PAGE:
• The US dollar index is up to 92.25 — it's best level since Jan. 11.
  • Rising US government bond yields are providing support.
  • The rand slumped to R12.57 on Tuesday.

The US dollar hit its best level in nearly four months on Tuesday as traders ready for Wednesday's Fed meeting and a flurry of economic data.

The US dollar index, which measures the greenback versus a basket of its major peers, was up 0.47% to 92.25 early Tuesday — a level not seen since January 11. The rand weakened a percent to R12.57 for a dollar.

The uptick comes amid a months-long rally for the US currency, culminating in a 2.5% rise over the past two weeks.  

Analysts at JP Morgan said part of the reason the dollar seems to be surging appears to be rising US government bond yields.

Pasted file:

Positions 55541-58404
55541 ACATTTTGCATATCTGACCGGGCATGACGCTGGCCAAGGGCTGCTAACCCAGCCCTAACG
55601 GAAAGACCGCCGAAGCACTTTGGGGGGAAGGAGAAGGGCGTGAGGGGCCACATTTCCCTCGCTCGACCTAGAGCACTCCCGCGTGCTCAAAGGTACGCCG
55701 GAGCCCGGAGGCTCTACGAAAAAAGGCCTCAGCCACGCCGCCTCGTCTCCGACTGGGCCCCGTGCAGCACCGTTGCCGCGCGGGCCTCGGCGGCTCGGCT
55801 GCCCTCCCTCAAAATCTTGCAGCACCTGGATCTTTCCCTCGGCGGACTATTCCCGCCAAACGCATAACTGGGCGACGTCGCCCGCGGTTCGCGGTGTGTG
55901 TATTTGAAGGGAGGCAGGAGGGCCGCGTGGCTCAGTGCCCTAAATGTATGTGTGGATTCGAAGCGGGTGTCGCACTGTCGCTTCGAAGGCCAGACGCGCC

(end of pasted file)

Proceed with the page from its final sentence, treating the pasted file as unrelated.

The 10-year Treasury yield hitting the key 3% level for the first time since 2014 last month. Meanwhile, the Federal Reserve is on track to raise rates two or three times more this year, which is relatively faster than the other major central banks. 

But the analysts called that reasoning "unsatisfactory," adding that there is still uncertainty as to why the dollar is climbing.

"While there are various hypotheses, none are entirely satisfactory to explain the outbreak of dollar strength, at least not in terms of the timing of the move," the analysts said.

The greenback is up 0.44% this year.

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